What is a Mole?
A mole is the amount of pure substance containing the same number of chemical
units as there are atoms in exactly 12 grams of carbon12 (i.e., 6.023 X 10^{23}).
This involves the acceptance of two dictates  the scale of atomic masses and the
magnitude of the gram. Both have been established by international agreement. Formerly,
the connotation of "mole" was "gram molecular weight." Current usage
tends to apply the term "mole" to an amount containing Avogadro's number of whatever units are being considered.
Thus, it is possible to have a mole of atoms, ions, radicals, electrons, or quanta. This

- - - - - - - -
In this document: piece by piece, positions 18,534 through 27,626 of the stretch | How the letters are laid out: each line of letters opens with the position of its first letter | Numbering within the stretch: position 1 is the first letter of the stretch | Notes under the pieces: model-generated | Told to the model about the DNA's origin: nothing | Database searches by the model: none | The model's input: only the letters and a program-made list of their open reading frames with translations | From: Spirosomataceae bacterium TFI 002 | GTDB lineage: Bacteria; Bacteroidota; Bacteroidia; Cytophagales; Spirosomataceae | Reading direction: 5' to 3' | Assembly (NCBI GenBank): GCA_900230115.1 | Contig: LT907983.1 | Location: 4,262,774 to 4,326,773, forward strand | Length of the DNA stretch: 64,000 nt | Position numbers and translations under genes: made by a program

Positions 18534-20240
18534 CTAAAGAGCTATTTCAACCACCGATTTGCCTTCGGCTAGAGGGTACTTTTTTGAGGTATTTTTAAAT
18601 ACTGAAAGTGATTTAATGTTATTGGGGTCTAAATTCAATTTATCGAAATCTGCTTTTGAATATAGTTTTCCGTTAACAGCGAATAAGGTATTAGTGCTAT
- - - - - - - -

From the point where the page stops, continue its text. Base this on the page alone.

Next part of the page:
usage makes unnecessary such terms as "gramatom," "gramformula
weight," etc.
All stoichiometry essentially is based on the evaluation of the number of moles
of substance. The most common involves the measurement of mass. Thus 25.000 grams of water
will contain 25.000/18.015 moles of water, 25.000 grams of sodium will contain
25.000/22.990 moles of sodium.
The convenient measurements on gases are pressure, volume, and temperature. Use
of the ideal gas law constant R allows direct calculation of the number of moles: n=P
V/R T. T is the absolute temperature, R must be chosen in units
appropriate for P, V, and T. The acceptance of Avogadro's law is inherent in this calculation; so too
are approximations of the ideal gas.